José Santos Jallath
Head of the Mine Exploitation and Metallurgy Department
View from the Top

Educating Earth Science Engineers for Tomorrow’s Needs

Mon, 10/21/2013 - 12:41

Q: What is the impact of mining cycles on the education of mining engineers?

A: It is important to remember that everywhere in the world mining is cyclical. The cycles in the Mexican mining industry have been affected by social events such as the Independence War and the Mexican Revolution. History has shown that in those depressed times mining activity was able to continue in the country thanks to Mexican investment, which shows that even during depressed market times mining specialists will always be required. Today, UNAM is training engineers that are able to manage mining operations even when times are not thriving. Currently, the industry requires a large number of graduates. However, the enrollment capacity of universities has been reduced, in some cases due to a lack of infrastructure. There is currently greater demand for earth science engineers in the industry than the universities can provide, and even though Mexico has seven universities with mining engineering programs, industry demand is not being satisfied at the moment.

Q: What is the importance of developing engineers that have both technical and scientific expertise and an understanding of the economic and social aspects of the industry?

A: This is an issue of great importance, and it is central to the education of future engineers. Along with most UNAM academics, I am convinced that future professionals in the area of mining exploitation should not base their performance just on their technical skills, but should be able to balance the use of natural resources while also protecting the environment and providing benefits to the local communities. In order to perform sustainable operations, communities and the environment must be integrated into operational plans. It is therefore necessary to invest in the generation of human capital but also in the measures that are required to take care of local communities and the environment.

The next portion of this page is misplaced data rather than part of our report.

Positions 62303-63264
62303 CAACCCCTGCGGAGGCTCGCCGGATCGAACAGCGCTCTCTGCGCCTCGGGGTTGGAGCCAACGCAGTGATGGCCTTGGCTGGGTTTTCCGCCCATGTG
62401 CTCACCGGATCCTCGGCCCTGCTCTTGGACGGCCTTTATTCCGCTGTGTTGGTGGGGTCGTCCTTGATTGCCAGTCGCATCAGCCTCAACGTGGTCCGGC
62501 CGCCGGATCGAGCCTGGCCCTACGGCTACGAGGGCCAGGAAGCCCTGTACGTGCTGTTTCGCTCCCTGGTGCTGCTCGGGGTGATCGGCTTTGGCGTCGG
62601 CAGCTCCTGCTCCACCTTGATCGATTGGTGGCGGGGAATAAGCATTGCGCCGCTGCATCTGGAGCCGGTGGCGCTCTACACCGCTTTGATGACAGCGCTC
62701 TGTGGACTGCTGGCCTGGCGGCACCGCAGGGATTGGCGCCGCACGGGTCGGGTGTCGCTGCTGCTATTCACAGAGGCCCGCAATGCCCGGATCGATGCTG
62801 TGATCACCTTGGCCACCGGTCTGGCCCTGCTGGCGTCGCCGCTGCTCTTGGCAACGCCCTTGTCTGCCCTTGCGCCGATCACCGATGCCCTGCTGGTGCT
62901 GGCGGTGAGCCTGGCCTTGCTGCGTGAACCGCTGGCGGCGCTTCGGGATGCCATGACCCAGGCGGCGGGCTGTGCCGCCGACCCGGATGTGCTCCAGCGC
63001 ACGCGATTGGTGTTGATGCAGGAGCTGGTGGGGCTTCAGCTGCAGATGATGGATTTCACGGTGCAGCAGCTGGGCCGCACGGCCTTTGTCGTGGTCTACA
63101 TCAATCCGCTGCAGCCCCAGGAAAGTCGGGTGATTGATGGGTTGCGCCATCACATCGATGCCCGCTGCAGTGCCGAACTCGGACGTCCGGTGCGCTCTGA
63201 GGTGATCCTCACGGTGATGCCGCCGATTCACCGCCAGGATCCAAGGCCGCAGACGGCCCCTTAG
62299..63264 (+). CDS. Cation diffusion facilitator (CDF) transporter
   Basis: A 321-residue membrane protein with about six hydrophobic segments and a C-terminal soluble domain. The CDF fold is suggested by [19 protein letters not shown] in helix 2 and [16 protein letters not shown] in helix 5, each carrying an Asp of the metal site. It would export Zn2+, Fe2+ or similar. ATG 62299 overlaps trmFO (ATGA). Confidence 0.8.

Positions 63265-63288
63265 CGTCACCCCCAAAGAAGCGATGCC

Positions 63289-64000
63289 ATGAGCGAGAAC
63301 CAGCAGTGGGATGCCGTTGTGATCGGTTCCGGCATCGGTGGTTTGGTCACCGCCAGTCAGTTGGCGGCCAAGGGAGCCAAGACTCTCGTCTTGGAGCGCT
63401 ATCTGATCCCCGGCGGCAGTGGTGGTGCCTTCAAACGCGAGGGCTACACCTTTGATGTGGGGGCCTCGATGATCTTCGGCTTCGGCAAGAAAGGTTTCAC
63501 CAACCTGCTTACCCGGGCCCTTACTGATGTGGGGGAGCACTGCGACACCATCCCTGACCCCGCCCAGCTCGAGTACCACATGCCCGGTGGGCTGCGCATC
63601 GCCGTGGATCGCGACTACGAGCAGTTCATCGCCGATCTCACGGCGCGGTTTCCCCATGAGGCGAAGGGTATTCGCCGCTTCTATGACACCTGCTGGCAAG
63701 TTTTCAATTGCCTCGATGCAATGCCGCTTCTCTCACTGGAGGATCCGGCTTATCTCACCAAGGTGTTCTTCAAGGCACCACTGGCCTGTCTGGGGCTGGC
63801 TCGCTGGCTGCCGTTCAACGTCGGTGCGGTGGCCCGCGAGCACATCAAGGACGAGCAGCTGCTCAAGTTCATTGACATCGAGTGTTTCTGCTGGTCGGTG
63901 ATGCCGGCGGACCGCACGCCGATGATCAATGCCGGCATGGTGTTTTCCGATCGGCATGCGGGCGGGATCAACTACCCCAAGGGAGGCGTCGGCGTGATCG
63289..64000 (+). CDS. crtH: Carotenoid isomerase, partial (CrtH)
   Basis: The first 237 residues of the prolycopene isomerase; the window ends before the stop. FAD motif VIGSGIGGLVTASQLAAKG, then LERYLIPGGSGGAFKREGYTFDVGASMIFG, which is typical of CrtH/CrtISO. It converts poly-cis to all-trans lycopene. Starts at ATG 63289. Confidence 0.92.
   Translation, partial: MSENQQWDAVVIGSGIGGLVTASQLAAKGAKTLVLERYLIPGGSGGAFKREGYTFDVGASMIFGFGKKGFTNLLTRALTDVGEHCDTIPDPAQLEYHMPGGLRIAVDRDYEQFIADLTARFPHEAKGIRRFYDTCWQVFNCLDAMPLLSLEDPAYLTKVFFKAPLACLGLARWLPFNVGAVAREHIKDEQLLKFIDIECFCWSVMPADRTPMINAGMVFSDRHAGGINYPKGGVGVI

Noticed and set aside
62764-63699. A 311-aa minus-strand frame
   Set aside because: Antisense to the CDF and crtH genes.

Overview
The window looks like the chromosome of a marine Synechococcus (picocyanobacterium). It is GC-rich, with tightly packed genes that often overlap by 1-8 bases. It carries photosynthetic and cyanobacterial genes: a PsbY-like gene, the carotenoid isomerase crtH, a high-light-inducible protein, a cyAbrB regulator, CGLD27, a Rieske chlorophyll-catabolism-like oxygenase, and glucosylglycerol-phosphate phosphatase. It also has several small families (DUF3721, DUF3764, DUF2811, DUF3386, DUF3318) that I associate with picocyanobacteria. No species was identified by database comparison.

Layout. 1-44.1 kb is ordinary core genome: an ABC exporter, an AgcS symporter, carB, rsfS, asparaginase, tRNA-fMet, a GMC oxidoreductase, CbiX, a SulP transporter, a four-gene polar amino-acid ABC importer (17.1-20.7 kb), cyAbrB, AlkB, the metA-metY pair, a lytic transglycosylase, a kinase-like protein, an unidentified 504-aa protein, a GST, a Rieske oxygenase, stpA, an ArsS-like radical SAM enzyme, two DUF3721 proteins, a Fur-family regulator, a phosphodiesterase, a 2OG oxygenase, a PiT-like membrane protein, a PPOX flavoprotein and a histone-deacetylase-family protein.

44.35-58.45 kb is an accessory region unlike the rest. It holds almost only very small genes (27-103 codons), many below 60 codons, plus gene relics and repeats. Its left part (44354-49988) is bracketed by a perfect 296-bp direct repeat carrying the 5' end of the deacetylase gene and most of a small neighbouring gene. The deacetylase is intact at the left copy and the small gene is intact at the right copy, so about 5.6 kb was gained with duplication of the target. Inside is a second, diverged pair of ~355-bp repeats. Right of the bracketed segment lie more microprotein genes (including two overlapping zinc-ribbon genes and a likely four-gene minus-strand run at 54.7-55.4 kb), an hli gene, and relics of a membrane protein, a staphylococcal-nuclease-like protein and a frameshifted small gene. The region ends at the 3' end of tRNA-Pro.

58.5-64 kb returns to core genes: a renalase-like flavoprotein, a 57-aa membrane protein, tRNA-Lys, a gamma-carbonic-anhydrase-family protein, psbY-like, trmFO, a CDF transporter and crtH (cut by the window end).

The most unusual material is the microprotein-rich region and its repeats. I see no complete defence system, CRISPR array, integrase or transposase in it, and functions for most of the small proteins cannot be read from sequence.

Q: How does UNAM organize its curriculum to educate graduates that meet the industry demands of tomorrow?

A: What distinguishes UNAM graduates is the efficient integration of knowledge in the different areas of mining. The mining and metallurgical engineering curriculum begins with a solid foundation in mathematics, physics and chemistry. It later continues with geology, mine exploitation, and metallurgy, but we also have a very good course in economy and finance, mine installation, and civil works. Another important part of the curriculum is occupational safety and environmental protection. It is complemented by courses in the areas of humanities and social sciences. This integrated training allows us to provide the mining industry with graduates that have skills in supervision, planning, and operations development from the beginning of their careers.

Q: How does UNAM create links between students and mining companies operating in Mexico?

 A: UNAM is a higher education institution that performs its duties with a limited budget, and it needs the mining industry’s support. After completing their fifth semester our students do professional placements in the mining industry, and we get a lot of support from mining companies. Our students have to complete three residencies during their studies, each of which lasts four to six weeks, which allows them to become familiar with the way the industry works. This approach between industry and academic institutions is critical in making these placements effective. We also have links with companies through research. The Economy Ministry of Economy facilitates the entry of our students into the public sector so that they can do their social service. Another example is our collaboration with Camimex, which awards scholarships and grants to our students and teachers so they can continue their professional education. In return we perform consulting services and implement projects.

Q: How does UNAM produce engineers that are suitably trained to work with and pursue technological innovation?

A: To be able to innovate, the most important thing is to be up to date with what is going on in the world, knowing the best international practices and being able to take them to the next level. After that comes evaluating the requirements in Mexico and finding the solutions that suit them best. In terms of technological innovation, Mexico is lagging behind many countries. We consume huge amounts of technology, but we do not produce it. Mexico has the knowledge and human capital to develop first class technology, but we need to venture more into research and development.